Ages: Recommended for ages 14+
The future is female! We turn the spotlight on some of the incredible 2023 Eureka Prize winners and finalists who represent the future of science in Australia.
Join us for the last of our Eureka Talks Series, as Associate Professor Alice Motion chats with some of the incredible 2023 Eureka Prizes winners and finalists. We will sit down with Dr Stephanie Partridge, Associate Professor Noushin Nasiri and Scientia Associate Professor Kate Quinlan and delve into the unique challenges and achievements of these three remarkable scientists, whose research and inventions are literally helping to save lives.
Afterwards, hang around, continue the conversation and raise a complimentary glass of bubbles in celebration of science!
The Eureka Talks Series shines a light on research and innovations changing the fields of Climate, Health and Science Communication. Hear from Australian Museum Eureka Prize winners, finalists and other science leaders as they share their experiences, challenges and discoveries in their particular fields of research. The Australian Museum Eureka Prizes were established in 1990 to celebrate the work of Australian scientists, and how their contributions are producing world-leading results that can influence the lives of many across the globe.
Associate Professor Alice Motion
Westpac Research Fellow, Deputy Director (External Engagement and Academic Development) Sydney Nano Institute
Alice is recognised as a leading international science communicator and was awarded the Eureka Prize for Promoting Public Understanding of Science in 2020.
Alice’s research explores open source drug discovery, ways to connect people with science and make research more accessible. Alice is the creator of Live From The Lab, founder of the Breaking Good citizen science project, and co-host of ABC Science podcast Dear Science.
Dr Stephanie Partridge
Senior Research Fellow and National Heart Foundation Future Leader Fellow at the University of Sydney
Dr Stephanie Partridge's research is focused on harnessing digital technology to improve the lifestyle behaviours of adolescents to keep them healthy and productive throughout their life. Her research is centred on digital health and has a strong focus on research translation. She applies an adolescent rights’ approach to her research by incorporating direct adolescent participation and research co-production.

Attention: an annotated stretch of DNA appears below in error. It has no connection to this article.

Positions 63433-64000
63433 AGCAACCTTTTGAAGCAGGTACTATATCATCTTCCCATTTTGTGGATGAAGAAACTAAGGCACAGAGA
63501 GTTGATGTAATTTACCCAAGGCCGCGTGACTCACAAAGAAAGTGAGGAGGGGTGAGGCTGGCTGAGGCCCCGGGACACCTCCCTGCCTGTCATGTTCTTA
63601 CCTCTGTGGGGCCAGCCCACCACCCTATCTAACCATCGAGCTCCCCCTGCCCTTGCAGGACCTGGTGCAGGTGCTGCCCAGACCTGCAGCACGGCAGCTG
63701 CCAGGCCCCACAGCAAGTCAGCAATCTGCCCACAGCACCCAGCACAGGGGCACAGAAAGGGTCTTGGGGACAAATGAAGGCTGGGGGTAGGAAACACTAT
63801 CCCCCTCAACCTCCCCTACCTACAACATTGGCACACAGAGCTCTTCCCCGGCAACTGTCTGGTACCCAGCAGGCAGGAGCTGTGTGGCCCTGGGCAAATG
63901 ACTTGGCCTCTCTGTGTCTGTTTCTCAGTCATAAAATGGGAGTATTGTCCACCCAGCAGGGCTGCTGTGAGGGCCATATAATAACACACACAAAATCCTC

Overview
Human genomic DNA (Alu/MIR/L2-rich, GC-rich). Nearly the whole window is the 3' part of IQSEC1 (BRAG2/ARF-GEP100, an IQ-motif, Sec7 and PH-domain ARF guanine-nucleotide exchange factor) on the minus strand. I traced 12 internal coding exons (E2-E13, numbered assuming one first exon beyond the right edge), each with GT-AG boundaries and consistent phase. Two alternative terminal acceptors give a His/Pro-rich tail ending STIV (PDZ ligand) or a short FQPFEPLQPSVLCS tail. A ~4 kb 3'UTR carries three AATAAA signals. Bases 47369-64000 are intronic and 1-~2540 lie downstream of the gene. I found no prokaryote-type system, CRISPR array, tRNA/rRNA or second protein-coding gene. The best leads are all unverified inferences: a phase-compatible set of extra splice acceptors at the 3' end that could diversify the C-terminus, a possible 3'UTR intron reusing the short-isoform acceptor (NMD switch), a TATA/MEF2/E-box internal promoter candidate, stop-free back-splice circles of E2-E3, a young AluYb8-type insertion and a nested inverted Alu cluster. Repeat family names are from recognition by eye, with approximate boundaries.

Associate Professor Noushin Nasiri
Head of NanoTech Laboratory, Macquarie University
Associate Professor Noushin Nasiri invented Sun-Watch, a smartphone-connected, wearable device designed to alert users in real-time to UV radiation overexposure. It relies on a nanostructure that allows a large surface area within the minuscule design. Customised to individual skin types, Sun-Watch will soon enter its next research evaluation stage.
Scientia Associate Professor Kate Quinlan
Scientia Associate Professor, School of Biotechnology and Biomolecular Sciences at UNSW Sydney
Kate Quinlan is a Scientia Associate Professor within the School of Biotechnology and Biomolecular Sciences at UNSW Sydney. She received her PhD from the University of Sydney in 2006 and, following postdoctoral appointments at the Children's Hospital at Westmead and the University of Cambridge, established her research group at UNSW Sydney in 2018. Kate has spent her research career studying gene regulation and metabolism. Along with a dedicated team of PhD students and honours students, Kate is applying this expertise to sickle cell disease and obesity with the aim of finding new therapies for these diseases.